ISLAMABAD: The son of a Pakistani immigrant has become the first Asian minister in the British Cabinet after being made Secretary of State for Culture, Media, Sports and Equalities following Maria Miller’s scandalous departure from the government.
Sajid Javid, the Bromsgrove MP, a former managing director at Deutsche Bank, has long been viewed as a rising star in the Conservative Party and has been tipped by some as a potential future leader.
His father, Abdul, a bus driver, arrived in Britain in 1961 from Pakistan with just £1 in his pocket and was named locally as “Night and Day” because he worked all hours.
Equality campaigners described Prime Minister David Cameron’s decision to make Sajid Javid senior minister as historic. Operation Black Vote’s Simon Wooley said: “I wonder when Sajid Javid woke up this morning he was aware to make British history.
By midday the Prime Minister had made him Secretary of State for Culture and Media. The first time a black and minority ethnic politician has held such a post.
This is a truly historical moment not just for the Muslim and other minority communities but for all of us. A working class kid from the Rochdale has one of the most important political jobs in the country.”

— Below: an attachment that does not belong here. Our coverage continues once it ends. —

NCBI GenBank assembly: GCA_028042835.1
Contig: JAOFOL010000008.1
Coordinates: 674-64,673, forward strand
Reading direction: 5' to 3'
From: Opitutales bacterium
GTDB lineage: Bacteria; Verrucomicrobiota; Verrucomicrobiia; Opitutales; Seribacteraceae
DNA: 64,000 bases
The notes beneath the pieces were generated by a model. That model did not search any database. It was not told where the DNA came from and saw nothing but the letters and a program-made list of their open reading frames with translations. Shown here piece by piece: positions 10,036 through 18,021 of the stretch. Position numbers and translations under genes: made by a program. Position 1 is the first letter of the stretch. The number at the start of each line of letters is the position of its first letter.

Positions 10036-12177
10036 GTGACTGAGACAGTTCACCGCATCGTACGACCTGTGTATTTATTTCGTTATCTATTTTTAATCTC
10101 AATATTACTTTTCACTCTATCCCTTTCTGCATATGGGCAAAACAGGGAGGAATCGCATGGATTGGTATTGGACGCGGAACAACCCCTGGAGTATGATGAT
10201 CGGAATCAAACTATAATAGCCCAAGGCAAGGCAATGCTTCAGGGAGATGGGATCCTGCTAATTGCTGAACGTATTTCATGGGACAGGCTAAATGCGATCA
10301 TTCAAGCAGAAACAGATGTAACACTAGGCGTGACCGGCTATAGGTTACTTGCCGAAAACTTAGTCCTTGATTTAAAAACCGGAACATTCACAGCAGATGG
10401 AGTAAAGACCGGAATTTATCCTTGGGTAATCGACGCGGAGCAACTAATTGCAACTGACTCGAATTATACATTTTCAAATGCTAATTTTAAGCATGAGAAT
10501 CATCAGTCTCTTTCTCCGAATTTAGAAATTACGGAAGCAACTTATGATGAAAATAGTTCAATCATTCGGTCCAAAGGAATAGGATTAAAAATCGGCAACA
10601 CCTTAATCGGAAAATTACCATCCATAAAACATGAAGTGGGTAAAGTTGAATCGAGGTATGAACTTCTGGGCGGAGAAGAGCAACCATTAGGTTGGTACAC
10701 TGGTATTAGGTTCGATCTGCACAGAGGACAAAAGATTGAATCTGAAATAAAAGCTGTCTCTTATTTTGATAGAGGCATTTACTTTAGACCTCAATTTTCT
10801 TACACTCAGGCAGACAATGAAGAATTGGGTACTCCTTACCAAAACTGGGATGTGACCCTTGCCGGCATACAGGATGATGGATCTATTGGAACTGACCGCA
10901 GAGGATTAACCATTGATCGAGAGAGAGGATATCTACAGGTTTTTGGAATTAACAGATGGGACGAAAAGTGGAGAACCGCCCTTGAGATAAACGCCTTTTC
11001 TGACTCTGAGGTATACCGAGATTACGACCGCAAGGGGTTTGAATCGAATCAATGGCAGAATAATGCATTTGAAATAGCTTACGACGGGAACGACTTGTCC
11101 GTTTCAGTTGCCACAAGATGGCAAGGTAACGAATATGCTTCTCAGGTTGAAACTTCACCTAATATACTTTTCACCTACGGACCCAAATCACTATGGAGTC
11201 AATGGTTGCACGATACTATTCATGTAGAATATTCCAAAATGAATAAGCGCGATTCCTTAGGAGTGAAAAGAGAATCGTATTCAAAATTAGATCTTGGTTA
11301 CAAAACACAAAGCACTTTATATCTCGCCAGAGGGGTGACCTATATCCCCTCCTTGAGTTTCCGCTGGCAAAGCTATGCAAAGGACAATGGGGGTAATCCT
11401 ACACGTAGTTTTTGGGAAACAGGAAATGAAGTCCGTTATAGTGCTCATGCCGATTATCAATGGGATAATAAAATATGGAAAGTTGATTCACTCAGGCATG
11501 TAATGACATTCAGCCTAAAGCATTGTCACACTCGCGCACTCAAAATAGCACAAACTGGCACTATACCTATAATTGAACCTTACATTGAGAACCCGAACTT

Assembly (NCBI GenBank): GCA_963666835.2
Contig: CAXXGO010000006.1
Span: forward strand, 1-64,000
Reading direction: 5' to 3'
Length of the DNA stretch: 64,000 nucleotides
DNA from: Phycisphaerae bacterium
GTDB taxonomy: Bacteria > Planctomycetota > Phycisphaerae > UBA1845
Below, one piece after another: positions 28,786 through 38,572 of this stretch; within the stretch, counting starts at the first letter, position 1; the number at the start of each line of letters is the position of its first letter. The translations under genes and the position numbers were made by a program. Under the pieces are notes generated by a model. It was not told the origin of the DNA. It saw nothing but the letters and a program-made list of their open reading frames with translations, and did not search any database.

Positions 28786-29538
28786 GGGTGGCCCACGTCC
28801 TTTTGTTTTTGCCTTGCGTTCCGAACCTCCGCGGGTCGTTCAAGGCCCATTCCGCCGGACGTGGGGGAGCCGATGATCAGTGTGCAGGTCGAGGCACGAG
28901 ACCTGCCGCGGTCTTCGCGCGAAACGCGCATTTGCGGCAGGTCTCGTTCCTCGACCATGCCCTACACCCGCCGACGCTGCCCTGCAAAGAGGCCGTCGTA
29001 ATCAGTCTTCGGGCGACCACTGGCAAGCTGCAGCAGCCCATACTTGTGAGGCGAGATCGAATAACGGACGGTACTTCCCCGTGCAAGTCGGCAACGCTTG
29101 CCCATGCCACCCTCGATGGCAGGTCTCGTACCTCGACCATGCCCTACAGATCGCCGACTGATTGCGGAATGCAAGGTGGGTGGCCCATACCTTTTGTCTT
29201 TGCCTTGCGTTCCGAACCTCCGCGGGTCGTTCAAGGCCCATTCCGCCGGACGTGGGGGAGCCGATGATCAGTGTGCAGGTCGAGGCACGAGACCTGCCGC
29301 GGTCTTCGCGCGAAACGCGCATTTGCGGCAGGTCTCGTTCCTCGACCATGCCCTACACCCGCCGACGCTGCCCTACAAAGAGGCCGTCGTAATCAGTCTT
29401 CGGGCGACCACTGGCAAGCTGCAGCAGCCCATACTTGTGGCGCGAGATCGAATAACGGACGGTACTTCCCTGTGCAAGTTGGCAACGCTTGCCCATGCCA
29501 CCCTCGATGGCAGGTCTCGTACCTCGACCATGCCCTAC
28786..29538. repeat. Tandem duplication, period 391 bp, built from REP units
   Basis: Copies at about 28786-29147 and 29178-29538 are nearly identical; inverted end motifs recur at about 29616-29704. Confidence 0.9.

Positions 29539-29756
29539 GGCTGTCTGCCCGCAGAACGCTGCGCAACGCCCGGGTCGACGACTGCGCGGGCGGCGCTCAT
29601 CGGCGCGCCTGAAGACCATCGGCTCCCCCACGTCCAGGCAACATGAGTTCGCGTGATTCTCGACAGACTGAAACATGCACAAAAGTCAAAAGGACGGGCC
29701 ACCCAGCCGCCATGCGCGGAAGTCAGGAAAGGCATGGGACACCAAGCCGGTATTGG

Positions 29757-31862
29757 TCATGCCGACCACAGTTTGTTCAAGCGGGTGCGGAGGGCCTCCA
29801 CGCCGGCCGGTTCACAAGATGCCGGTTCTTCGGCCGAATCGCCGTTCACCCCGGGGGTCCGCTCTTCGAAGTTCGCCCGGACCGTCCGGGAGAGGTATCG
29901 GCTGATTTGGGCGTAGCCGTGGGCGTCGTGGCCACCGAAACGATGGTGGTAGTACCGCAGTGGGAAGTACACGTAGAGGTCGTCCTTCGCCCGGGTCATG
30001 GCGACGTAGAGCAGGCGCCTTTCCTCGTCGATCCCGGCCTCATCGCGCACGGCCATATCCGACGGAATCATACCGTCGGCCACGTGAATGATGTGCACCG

Before taking over the new ministry yesterday, Sajid Javid served as Britain’s Financial Secretary to the Treasury.
In November last year, he had vowed that he will ensure that money-laundering was stamped out because it was causing damage to British economy.
The high-profile Pakistani origin Conservative Party MP had said that most countries with big banks take money laundering seriously “much more today than 20 or so years ago.”
His father, who did menial jobs to educate his children from a crowded house in Rochdale, Manchester, took interest in politics.
He was initially a Labour voter but switched to the Tories after being impressed by Margaret Thatcher.
The family lived in Rochdale before moving to Bristol where Javid attended Downend School, a comprehensive, before going on to study politics and economics at Exeter University.